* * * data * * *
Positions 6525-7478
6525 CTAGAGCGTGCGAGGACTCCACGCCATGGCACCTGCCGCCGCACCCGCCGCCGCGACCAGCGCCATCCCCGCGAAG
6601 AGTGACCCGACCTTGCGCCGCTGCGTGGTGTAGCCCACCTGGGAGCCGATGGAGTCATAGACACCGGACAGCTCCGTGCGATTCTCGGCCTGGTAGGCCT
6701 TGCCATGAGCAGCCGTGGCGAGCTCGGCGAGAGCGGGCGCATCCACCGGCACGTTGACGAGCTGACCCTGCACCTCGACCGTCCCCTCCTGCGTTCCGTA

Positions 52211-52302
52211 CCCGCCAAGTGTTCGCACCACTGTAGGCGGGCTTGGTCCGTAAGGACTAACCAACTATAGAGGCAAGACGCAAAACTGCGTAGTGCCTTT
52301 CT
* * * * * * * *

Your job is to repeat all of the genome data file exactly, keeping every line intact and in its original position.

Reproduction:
Positions 6525-7478
6525 CTAGAGCGTGCGAGGACTCCACGCCATGGCACCTGCCGCCGCACCCGCCGCCGCGACCAGCGCCATCCCCGCGAAG
6601 AGTGACCCGACCTTGCGCCGCTGCGTGGTGTAGCCCACCTGGGAGCCGATGGAGTCATAGACACCGGACAGCTCCGTGCGATTCTCGGCCTGGTAGGCCT
6701 TGCCATGAGCAGCCGTGGCGAGCTCGGCGAGAGCGGGCGCATCCACCGGCACGTTGACGAGCTGACCCTGCACCTCGACCGTCCCCTCCTGCGTTCCGTA

Positions 52211-52302
52211 CCCGCCAAGTGTTCGCACCACTGTAGGCGGGCTTGGTCCGTAAGGACTAACCAACTATAGAGGCAAGACGCAAAACTGCGTAGTGCCTTT
52301 CT